Prof claims tenure improperly denied, files discrimination suit

By Marilyn Tennissen | Feb 14, 2008

A Lamar University professor has filed a discrimination suit against the college, alleging he was denied tenure because he is a man.

Michael Jordan filed a lawsuit against the university on Feb. 6 in Jefferson County District Court.

According to the plaintiff's original complaint, Jordan was an assistant professor in the criminal justice department and was granted two years' credit toward tenure when he accepted the position at Lamar.

The suit states that Jordan received a merit salary increase at the conclusion of two years and another "high merit" increase after three years.

But in 2005, Jordan said his tenure application was denied, despite the fact that his teaching evaluation scores were higher than other faculty members in the criminal justice department, the suit claims.

Jordan claims that the year before his application was denied, the university granted tenure to a female professor in his department.

The professor says he spent more time on instruction than other members of the criminal justice faculty and performed more than half of the advisory duties, with responsibilities to advisement of freshman, sophomore and transfer students. Jordan claims he also taught the widest variety of classes in the department and created new classes.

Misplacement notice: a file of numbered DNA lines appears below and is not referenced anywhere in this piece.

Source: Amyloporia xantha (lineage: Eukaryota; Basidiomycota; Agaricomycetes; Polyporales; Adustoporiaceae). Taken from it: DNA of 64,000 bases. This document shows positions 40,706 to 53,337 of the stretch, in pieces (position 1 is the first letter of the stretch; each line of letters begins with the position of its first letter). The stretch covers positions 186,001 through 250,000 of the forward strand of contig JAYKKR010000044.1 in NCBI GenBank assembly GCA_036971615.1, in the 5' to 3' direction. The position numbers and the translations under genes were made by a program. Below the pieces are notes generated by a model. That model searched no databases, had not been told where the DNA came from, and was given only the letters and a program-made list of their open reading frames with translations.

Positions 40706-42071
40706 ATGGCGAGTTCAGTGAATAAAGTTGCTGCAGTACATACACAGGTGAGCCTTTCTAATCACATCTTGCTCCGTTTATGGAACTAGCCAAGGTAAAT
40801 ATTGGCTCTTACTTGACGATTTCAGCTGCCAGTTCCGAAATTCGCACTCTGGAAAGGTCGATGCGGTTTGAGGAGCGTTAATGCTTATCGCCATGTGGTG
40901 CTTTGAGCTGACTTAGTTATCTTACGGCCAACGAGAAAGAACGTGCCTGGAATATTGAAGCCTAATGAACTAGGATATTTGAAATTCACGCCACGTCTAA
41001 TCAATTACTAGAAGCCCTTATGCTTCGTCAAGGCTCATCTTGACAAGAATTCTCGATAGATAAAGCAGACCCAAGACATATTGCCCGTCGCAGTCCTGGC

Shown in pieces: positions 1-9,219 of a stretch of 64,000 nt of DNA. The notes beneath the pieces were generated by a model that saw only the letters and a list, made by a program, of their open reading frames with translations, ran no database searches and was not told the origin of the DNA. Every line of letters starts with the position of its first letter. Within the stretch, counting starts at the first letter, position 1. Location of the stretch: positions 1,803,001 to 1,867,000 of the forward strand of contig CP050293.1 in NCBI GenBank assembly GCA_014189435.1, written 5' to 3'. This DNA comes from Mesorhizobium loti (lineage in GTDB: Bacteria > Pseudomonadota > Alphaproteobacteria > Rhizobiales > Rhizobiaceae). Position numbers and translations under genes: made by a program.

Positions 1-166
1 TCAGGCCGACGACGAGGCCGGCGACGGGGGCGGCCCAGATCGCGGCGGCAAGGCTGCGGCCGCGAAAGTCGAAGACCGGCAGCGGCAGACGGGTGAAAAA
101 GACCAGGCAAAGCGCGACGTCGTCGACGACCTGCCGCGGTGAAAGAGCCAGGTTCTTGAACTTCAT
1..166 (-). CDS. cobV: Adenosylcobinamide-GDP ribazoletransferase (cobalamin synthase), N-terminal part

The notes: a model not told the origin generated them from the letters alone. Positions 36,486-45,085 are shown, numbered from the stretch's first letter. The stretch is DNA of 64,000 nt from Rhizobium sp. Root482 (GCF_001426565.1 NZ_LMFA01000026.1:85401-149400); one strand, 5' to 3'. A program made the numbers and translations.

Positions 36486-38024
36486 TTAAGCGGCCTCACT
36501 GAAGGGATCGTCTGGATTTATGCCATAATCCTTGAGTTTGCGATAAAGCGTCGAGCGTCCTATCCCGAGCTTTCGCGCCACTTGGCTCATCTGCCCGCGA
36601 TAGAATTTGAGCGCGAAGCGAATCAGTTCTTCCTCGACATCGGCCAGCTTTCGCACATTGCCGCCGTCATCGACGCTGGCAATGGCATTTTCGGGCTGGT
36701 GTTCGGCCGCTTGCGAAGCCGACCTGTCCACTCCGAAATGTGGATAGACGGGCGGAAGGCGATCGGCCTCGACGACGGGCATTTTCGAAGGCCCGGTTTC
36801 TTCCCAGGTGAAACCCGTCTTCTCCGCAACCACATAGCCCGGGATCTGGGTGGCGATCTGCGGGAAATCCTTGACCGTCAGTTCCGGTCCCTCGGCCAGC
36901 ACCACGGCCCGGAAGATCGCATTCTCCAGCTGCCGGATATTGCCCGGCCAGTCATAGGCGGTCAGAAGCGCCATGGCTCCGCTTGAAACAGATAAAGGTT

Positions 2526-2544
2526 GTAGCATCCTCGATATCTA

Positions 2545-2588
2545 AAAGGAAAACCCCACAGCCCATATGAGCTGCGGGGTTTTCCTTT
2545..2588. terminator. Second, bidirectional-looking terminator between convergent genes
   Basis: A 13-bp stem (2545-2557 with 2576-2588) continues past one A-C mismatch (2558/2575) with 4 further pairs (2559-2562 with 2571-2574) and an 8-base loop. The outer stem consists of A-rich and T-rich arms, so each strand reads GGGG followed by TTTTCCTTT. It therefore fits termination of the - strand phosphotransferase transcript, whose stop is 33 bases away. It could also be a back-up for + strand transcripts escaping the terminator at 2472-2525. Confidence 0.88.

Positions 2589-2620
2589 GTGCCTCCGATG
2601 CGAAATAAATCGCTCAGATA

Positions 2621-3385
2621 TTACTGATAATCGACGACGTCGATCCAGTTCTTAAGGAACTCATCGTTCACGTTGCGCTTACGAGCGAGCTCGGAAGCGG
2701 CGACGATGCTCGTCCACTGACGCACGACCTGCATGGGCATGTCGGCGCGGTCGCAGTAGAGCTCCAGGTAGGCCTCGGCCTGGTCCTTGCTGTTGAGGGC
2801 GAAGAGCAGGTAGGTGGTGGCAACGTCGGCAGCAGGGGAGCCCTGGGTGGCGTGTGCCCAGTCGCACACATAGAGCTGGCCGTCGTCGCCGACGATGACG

In addition, Jordan claims he had published and presented professional papers and research in both English and Spanish.

"Plaintiff even produced an award-winning, internationally broadcast, educational documentary film," the original complaint states.

Jordan claims that under the guidelines of the Texas State University System, of which Lamar University is part, he is entitled to a promotion to associate professor as well as tenure.

The complaint also alleges that Jordan has been treated disparately from his female counterparts.

A single father, Jordan claims he requested adjustments to his teaching schedule to accommodate the demands of parenthood, such as not assigning 8 a.m. classes to Jordan so that he could drop his daughter at school.

"These requests were never addressed or accommodated," the complaint states. "The University has, however, made these accommodations for parental obligations in the schedules of its female faculty members."

Jordan also alleges that the university has a pattern of not hiring male applicants to faculty positions.

He is seeking back pay and lost benefits, reinstatement and tenure, compensatory damages, attorneys' fees, interest and court costs. The plaintiff is also requesting that the university be enjoined from engaging in future acts that are in violation of anti-discrimination laws.

Jordan asserts that he has exhausted all administrative remedies and filed a complaint with the Equal Employment Opportunity Commission and the Texas Commission on Human Rights/Texas Workforce Commission. The "right to sue" letter from Texas Workforce was received Jan. 7.

The university has not yet responded to the allegations.

Anthony P. Griffin of Galveston is representing Jordan.

The case has been assigned to Judge Donald Floyd, 172nd District Court.

Case No. E181-188

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